A peer-reviewed journal that offers evidence-based clinical information and continuing education for dentists.

The Environmental Impacts of Improperly Handled Mercury Waste

Amy Gagne, RDHEF, Solmetex’s vice president of clinical affairs and education, sheds light on the environmental effects of dental mercury waste and provides recommendations for safe and compliant handling of this hazardous material.


The effects of improperly handled and discarded mercury can affect everything from the atmosphere to ground water. According to the United States Environmental Protection Agency (EPA), dentists are the leading nonindustrial disposer of mercury waste in the US.1 Dental amalgam fillings — which contain equal parts liquid mercury and a powder composed of a mixture of metals — are the primary source of this waste. The fillings need to be disposed of safely to prevent environmental harm. Other sources of dental amalgam waste include saliva from patients who have amalgam fillings and waste items contaminated with amalgam.

Decisions in Dentistry reached out to Amy Gagne, RDHEF, Solmetex’s vice president of clinical affairs and education, for her expertise on the environmental impacts of mercury in dentistry and her recommendations for safe and compliant handling of mercury waste.

Why should dental offices be concerned about how they handle mercury waste?

Mercury is a potent neurotoxin that can have harmful effects on child development, ecosystems, and wildlife when released into the environment. Improper handling and disposal of mercury waste from dental offices can contribute to water and air pollution, leading to contamination of water bodies and potential harm to aquatic life.

By responsibly managing mercury waste, dental offices can minimize their environmental footprint and help protect the environment. There is an existing regulation called the “Dental Effluent Guidelines,” also known as the “Dental Amalgam Rule,” which was issued by the EPA. This rule focuses on the reduction of mercury discharges from dental offices into publicly owned treatment works or wastewater treatment systems. The steps mandated by the EPA Dental Amalgam Rule will keep dental offices in compliance.

What efforts can dental offices make to ensure responsible recycling of mercury?

Clinicians who are familiar with and abide by the EPA Dental Amalgam Rule will be well prepared to ensure their offices are appropriately capturing and recycling amalgam waste, disposing of amalgam materials, and cleaning evacuation lines properly to reduce the amount of amalgam waste produced.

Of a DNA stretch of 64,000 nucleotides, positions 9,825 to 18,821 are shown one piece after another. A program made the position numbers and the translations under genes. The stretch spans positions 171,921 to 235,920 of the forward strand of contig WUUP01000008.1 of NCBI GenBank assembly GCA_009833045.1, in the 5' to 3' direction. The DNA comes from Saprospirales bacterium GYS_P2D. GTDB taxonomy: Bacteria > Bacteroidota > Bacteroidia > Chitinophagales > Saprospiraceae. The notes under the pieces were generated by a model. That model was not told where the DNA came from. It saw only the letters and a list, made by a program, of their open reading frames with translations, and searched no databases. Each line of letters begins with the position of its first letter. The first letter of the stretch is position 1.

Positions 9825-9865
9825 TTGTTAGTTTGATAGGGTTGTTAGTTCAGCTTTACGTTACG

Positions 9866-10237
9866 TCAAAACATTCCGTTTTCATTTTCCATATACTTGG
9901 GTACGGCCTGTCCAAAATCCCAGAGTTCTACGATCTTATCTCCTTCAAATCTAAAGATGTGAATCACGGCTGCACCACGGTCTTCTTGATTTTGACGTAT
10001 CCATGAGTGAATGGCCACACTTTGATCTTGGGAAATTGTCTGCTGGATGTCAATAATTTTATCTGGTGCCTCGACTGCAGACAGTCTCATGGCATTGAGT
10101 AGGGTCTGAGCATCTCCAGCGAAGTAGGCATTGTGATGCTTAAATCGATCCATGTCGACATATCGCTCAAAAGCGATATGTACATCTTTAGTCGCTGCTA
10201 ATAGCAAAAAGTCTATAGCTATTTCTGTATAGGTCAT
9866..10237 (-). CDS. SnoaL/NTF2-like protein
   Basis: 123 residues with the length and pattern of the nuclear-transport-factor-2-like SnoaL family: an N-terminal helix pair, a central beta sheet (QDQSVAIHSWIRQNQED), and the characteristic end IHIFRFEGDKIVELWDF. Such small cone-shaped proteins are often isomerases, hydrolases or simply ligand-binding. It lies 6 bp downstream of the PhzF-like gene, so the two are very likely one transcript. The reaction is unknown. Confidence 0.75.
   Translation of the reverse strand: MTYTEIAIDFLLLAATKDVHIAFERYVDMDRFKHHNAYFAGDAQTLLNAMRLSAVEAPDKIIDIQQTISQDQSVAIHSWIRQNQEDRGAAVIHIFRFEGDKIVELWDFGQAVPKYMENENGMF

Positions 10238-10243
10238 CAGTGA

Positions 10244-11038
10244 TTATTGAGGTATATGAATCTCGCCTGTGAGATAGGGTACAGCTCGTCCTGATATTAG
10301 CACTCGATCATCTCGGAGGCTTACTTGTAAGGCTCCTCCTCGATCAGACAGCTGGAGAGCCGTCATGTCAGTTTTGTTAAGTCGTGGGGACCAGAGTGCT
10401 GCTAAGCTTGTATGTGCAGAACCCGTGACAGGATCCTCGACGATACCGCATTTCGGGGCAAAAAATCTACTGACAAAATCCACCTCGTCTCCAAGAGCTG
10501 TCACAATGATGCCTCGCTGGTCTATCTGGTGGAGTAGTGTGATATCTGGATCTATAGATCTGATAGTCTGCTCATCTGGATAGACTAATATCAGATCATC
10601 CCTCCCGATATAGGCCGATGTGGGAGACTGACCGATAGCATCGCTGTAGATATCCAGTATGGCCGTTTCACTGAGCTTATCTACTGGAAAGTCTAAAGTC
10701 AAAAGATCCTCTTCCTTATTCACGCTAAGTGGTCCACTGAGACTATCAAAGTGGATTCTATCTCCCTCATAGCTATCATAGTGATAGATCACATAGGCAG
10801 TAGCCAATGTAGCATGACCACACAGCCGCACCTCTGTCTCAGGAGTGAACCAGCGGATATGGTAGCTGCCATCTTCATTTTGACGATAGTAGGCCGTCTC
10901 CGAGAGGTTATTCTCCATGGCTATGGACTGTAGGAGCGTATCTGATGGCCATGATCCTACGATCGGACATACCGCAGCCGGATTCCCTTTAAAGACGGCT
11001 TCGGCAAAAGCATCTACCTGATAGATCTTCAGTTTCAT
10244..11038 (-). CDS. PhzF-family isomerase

Can you explain the four components of the EPA Dental Amalgam Rule guidelines?

Most dental offices are aware of the “amalgam capture and recycle” portion of the EPA Dental Rule; however, many are not familiar with the other three components. First, regulation requires the use of an ISO 11143 certified amalgam separator with a separation rate of 95% or greater.

Along with amalgam capture and recycle, dental offices need to collect amalgam solids in an amalgam bucket for the recycling of chairside traps, vacuum filters, extracted teeth with amalgam, spent amalgam capsules, and all contact and noncontact amalgam. These buckets need to be recycled once a year or when full. There are a variety of sizes available to fit every office’s needs.

The third part of the EPA Rule is to use and run a neutral pH vacuum line cleaner through the evacuation lines every evening. The fourth and final part of the rule is to keep records of this maintenance protocol for 3 years.

What should dental offices look for when selecting a provider or a company to assist in this area of the practice?

I would look for a company that has been in the amalgam capture and recycling space for a long time. The company should have superior customer support, an all-in-one solution to make the process simple, no hidden costs for recycling or shipping, and 24/7 access to the practice’s recycling certificates.

For your protection, the health of the community, and EPA compliance, it’s important to ensure your office is capturing and recycling amalgam correctly. To learn more information about the safe and proper handling of dental mercury waste, visit https://www.epa.gov/mercury/mercury-dental-amalgam.



Amy Gagne, RDHEF, is vice president of clinical affairs and education for Solmetex. With more than 25 years of experience in dentistry, Gagne has always recognized the importance of bringing quality, safe, and user-friendly technology to the dental team. She has built hygiene periodontal protocols for practices, increasing their production while implementing the latest technology. Gagne continues to bring the best technology to offices through training and implementation, enabling clinicians to focus solely on patient care. An international presenter, she has also worked in leadership position with Envista (formerly Kerr), Danaher, Henry Schein, and Zest Dental Solutions.


About Sterisil
Sterisil, a subsidiary of Solmetex, provides consistent and high-quality dental water solutions that meet industry standards and customer expectations. Its Environmental Protection Agency (EPA)-registered dental waterline treatment and testing offerings keep dental offices in regulatory water compliance. Solmetex, with more than 25 years of experience, is an industry leader, manufacturing the NXT Hg5® series of amalgam separators, and offers a comprehensive product line to fulfill the EPA’s “Dental Rule” requirements.


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